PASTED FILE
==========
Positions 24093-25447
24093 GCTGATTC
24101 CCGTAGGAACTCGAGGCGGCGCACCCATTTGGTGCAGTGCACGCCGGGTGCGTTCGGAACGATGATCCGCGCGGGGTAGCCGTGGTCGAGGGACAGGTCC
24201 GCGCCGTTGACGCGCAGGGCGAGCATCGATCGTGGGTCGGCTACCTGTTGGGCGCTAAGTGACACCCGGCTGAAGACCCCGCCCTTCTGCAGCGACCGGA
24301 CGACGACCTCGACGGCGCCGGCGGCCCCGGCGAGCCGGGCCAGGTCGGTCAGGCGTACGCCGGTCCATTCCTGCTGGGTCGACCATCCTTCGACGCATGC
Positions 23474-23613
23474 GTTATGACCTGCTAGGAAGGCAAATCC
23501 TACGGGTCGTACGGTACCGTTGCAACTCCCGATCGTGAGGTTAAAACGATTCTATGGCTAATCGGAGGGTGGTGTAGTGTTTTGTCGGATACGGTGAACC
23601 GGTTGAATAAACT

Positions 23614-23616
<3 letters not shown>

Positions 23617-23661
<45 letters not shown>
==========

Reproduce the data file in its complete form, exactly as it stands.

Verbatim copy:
Positions 24093-25447
24093 GCTGATTC
24101 CCGTAGGAACTCGAGGCGGCGCACCCATTTGGTGCAGTGCACGCCGGGTGCGTTCGGAACGATGATCCGCGCGGGGTAGCCGTGGTCGAGGGACAGGTCC
24201 GCGCCGTTGACGCGCAGGGCGAGCATCGATCGTGGGTCGGCTACCTGTTGGGCGCTAAGTGACACCCGGCTGAAGACCCCGCCCTTCTGCAGCGACCGGA
24301 CGACGACCTCGACGGCGCCGGCGGCCCCGGCGAGCCGGGCCAGGTCGGTCAGGCGTACGCCGGTCCATTCCTGCTGGGTCGACCATCCTTCGACGCATGC
Positions 23474-23613
23474 GTTATGACCTGCTAGGAAGGCAAATCC
23501 TACGGGTCGTACGGTACCGTTGCAACTCCCGATCGTGAGGTTAAAACGATTCTATGGCTAATCGGAGGGTGGTGTAGTGTTTTGTCGGATACGGTGAACC
23601 GGTTGAATAAACT

Positions 23614-23616
<3 letters not shown>

Positions 23617-23661
<45 letters not shown>